Sanjay Suchak, Robert E. Lee Monument Overhead, Richmond, Virginia, July 2, 2020.
Courtesy Monroe Gallery of Photography

Sanjay Suchak, Foundry workers prepare to melt down the face of the Robert E. Lee statue for repurposing, October, 2023. Courtesy Monroe Gallery of Photography
Mark Peterson, Portrait of George Floyd projected on General Robert E. Lee statue in Richmond, VA, June 8, 2020, by lighting designer Dustin Klein. Courtesy Monroe Gallery of Photography

Ryan Vizzions, A church flooded by Hurricane Florence stands silently in its reflection in Burgaw, North Carolina, 2018. Courtesy Monroe Gallery of Photography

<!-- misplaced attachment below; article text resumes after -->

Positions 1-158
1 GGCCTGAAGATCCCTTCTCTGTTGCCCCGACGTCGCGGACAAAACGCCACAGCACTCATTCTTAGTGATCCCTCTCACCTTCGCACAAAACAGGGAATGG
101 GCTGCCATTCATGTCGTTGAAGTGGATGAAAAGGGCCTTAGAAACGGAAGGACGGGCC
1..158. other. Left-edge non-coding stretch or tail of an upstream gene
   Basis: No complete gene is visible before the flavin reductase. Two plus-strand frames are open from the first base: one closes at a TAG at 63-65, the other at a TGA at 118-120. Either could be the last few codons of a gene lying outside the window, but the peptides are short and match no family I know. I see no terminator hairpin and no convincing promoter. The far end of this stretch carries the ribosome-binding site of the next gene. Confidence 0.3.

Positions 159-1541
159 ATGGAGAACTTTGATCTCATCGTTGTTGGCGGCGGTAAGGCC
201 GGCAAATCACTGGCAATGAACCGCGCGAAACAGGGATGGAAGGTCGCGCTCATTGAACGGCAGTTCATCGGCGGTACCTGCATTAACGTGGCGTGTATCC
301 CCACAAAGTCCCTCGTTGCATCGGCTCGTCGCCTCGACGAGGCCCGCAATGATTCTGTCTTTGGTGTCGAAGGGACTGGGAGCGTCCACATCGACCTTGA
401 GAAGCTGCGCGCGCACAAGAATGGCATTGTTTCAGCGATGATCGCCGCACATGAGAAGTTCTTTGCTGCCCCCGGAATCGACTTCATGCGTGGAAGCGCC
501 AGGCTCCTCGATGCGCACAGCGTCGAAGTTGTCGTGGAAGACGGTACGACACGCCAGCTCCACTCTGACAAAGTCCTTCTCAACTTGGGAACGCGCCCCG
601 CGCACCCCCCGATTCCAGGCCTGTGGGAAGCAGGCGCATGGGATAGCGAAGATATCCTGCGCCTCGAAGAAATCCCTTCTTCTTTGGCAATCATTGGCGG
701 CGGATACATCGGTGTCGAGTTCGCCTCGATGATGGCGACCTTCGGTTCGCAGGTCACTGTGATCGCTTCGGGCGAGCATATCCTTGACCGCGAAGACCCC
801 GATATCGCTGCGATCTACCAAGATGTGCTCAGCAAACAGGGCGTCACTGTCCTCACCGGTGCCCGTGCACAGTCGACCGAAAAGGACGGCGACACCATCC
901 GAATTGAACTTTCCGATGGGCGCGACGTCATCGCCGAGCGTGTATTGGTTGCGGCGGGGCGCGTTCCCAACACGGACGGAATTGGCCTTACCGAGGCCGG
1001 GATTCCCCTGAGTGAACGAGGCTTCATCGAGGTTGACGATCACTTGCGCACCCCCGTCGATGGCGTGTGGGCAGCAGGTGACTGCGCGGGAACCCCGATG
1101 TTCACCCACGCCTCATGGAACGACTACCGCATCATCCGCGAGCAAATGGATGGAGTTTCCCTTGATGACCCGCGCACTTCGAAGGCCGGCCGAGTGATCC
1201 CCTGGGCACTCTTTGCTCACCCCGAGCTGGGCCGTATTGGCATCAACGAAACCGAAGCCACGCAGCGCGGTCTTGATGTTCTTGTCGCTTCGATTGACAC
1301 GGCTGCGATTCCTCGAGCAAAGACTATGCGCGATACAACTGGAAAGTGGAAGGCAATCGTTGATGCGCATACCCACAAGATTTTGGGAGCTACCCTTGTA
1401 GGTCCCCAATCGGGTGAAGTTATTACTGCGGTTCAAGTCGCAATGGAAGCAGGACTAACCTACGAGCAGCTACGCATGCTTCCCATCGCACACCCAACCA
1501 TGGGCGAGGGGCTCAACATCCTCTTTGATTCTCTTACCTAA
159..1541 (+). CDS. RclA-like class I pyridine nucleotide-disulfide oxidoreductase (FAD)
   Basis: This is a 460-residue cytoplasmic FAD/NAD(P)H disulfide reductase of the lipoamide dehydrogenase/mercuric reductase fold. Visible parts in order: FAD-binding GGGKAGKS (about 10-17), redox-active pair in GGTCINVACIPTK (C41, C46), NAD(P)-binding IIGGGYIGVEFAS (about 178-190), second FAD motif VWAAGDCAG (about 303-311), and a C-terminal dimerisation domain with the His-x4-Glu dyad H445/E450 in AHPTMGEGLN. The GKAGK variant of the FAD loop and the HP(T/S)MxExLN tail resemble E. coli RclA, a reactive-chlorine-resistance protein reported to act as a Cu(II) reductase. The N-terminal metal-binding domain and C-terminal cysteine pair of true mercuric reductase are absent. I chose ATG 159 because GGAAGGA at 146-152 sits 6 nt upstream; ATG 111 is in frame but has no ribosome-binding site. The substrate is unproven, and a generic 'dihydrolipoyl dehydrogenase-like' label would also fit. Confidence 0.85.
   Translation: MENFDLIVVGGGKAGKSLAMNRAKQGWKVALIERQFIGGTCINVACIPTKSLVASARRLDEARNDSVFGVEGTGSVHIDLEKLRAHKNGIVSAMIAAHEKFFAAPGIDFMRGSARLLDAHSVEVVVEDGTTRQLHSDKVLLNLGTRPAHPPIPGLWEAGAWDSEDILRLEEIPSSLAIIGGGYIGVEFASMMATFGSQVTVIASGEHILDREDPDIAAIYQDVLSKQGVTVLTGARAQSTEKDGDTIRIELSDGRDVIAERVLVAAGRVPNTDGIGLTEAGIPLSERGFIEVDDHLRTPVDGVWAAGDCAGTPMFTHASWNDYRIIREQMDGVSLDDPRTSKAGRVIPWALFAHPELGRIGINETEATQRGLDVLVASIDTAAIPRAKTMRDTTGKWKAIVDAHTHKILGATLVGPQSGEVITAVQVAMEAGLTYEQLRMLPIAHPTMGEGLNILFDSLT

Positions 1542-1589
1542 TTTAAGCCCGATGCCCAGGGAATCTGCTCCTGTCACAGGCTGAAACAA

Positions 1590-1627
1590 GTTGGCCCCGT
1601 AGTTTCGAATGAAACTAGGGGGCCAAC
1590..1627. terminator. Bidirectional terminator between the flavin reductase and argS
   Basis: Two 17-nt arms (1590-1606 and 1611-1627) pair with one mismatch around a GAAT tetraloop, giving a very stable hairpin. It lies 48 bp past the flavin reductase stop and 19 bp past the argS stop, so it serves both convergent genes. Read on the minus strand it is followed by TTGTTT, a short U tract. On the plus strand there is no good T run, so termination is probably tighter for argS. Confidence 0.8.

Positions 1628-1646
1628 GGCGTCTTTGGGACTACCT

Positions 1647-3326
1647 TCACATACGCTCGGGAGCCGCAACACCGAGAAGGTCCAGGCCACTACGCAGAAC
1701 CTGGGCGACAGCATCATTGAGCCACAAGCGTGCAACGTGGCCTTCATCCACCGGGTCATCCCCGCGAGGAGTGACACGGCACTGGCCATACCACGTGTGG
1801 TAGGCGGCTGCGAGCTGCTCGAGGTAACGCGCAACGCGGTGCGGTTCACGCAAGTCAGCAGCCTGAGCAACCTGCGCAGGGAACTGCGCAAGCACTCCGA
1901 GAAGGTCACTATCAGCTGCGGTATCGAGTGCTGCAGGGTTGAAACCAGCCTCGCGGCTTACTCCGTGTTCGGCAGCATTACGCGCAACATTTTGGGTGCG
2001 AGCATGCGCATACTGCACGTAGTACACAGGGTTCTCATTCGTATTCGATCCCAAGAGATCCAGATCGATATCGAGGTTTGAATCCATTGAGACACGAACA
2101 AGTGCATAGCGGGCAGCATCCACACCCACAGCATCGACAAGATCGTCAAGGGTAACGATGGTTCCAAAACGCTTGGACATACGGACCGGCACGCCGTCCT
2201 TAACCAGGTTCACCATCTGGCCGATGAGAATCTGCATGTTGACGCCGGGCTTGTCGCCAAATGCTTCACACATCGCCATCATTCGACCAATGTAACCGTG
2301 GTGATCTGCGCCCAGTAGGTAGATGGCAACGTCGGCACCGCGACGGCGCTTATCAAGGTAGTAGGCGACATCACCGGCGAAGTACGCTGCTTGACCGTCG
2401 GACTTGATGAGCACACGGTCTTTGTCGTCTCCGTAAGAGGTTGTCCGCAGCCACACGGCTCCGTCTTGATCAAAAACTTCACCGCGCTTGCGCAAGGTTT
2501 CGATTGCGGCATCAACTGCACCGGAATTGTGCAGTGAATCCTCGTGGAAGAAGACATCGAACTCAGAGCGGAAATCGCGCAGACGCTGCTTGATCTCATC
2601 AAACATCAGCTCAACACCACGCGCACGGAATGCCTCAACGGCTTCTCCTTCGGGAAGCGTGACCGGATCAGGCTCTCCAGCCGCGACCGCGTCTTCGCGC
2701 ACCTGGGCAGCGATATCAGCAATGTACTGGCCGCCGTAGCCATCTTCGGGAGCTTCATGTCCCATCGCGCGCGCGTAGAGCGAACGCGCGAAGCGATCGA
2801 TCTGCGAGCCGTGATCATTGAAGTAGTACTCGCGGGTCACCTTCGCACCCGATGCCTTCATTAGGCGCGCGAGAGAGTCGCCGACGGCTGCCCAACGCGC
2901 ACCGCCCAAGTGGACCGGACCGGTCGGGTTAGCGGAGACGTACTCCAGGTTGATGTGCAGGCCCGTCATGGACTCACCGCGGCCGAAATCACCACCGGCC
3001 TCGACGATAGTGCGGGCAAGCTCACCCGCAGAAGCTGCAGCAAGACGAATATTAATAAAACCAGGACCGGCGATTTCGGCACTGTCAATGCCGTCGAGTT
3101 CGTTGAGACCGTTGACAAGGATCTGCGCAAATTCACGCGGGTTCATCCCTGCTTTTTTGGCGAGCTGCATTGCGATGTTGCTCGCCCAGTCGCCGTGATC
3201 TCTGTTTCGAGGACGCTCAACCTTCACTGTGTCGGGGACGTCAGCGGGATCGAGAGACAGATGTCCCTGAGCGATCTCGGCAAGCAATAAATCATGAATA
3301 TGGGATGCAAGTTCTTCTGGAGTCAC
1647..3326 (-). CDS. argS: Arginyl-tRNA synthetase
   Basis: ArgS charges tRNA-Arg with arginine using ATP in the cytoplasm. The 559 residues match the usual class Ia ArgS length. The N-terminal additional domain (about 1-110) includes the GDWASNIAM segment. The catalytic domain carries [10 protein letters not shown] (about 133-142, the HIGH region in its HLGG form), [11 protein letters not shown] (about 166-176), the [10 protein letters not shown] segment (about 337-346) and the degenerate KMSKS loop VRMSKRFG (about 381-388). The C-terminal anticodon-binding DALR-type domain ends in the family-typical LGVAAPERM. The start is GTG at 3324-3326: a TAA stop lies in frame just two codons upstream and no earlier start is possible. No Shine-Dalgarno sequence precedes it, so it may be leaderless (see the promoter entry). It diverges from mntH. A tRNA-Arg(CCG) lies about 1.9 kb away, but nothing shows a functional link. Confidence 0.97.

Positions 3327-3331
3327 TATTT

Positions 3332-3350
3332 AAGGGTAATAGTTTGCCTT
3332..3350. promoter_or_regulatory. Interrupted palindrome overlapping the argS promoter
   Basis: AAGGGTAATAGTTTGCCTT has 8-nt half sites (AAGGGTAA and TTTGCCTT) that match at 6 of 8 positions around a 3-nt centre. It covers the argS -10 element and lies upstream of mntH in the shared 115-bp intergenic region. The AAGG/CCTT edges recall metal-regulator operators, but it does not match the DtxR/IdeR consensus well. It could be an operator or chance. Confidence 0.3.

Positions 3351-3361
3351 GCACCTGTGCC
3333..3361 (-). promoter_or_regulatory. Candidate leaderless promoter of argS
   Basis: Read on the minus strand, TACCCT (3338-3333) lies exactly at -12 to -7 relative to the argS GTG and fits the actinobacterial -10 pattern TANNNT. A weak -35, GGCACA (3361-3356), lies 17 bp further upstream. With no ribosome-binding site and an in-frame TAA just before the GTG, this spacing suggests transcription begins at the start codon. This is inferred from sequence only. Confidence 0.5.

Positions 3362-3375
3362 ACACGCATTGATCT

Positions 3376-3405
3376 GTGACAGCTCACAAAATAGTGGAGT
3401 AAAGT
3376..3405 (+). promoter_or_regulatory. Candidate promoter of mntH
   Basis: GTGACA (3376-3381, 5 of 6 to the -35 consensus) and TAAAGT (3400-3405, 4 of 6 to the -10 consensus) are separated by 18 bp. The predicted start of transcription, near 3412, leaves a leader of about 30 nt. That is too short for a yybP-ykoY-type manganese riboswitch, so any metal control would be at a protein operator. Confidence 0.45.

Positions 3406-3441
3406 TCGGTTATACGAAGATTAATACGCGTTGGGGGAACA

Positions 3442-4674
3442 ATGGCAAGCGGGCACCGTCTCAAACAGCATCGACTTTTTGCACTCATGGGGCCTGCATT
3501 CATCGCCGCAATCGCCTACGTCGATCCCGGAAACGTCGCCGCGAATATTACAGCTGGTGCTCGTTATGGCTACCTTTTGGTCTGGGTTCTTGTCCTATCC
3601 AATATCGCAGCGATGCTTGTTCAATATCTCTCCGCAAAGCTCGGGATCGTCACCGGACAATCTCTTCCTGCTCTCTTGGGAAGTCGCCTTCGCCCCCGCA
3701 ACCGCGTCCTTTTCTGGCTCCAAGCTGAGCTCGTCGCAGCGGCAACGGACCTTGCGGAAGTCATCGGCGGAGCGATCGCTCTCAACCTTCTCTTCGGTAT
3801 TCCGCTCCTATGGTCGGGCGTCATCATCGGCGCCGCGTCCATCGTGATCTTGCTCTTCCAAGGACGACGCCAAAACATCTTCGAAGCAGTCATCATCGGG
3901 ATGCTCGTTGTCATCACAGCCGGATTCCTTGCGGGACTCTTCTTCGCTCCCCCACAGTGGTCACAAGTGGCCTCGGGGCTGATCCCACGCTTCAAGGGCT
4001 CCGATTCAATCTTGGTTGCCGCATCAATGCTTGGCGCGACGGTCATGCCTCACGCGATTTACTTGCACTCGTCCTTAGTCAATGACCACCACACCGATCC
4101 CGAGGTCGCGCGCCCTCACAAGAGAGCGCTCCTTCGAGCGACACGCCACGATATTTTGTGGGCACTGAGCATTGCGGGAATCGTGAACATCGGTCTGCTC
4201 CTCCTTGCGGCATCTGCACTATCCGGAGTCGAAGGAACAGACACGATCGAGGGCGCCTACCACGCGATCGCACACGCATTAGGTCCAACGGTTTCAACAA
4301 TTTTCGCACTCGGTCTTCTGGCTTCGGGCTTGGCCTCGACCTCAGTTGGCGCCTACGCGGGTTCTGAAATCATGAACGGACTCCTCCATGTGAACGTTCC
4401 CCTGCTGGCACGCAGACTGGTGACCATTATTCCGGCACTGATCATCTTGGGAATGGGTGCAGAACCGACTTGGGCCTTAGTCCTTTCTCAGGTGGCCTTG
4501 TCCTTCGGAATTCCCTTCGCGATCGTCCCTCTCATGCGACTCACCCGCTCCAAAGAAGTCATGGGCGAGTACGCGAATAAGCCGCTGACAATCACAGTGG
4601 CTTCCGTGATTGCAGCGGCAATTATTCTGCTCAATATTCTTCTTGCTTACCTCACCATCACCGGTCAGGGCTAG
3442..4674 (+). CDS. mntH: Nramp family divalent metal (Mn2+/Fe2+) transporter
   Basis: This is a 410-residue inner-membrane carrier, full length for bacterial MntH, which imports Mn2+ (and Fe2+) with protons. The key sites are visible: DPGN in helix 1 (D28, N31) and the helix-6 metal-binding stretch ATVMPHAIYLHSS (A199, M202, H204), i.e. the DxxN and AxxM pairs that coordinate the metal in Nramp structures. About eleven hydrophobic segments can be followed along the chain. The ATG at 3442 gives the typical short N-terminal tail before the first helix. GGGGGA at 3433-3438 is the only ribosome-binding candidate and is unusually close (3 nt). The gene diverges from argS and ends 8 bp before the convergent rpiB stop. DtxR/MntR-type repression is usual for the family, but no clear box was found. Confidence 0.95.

Tony Vaccaro, The Guggenheim Hat, New York, 1960.
Courtesy Monroe Gallery of Photography

Friday, April 12, 2024

Missiles on the Rez Nominated for 28th Annual People's Choice Webby Award

color photograph of young Native American woman Ella Weber in sweatshirt standing in front of gate to a nuclear silo on Fort Berthold Reservation
Ella Weber stands in front of a nuclear silo on Fort Berthold Reservation. (NINA BERMAN)

Gallery photographer Nina Berman was among the journalists behind Scientific American's multimedia reporting project on US nuclear weapons, told in video, print and podcast.

The five-part podcast The Missiles on the Rez explores the past, present, and future of nuclear weapons on the only Native American tribe hosting nuclear weapons in the United States. More here.

The Missiles on Our Rez is a 2024 Webby Award Nominee. 

Vote here.

Thursday, April 11, 2024